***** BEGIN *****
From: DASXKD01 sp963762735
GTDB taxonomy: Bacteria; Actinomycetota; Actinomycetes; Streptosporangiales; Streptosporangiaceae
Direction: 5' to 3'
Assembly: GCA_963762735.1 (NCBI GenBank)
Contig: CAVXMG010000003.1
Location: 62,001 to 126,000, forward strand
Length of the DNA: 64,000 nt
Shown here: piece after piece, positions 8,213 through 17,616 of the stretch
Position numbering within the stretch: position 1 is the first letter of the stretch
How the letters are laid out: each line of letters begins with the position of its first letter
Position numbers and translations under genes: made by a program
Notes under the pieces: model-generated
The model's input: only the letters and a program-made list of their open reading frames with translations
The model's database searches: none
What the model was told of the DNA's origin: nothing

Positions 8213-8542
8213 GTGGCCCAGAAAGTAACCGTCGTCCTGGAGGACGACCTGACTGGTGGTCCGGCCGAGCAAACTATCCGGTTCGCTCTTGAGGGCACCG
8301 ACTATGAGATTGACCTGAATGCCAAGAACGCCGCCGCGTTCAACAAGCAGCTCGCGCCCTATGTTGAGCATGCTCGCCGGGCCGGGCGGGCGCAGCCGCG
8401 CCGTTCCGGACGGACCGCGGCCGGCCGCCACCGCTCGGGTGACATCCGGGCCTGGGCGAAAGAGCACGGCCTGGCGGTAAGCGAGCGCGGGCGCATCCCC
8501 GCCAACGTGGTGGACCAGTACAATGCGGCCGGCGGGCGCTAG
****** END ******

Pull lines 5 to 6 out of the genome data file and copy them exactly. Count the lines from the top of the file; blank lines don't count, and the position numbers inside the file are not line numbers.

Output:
Contig: CAVXMG010000003.1
Location: 62,001 to 126,000, forward strand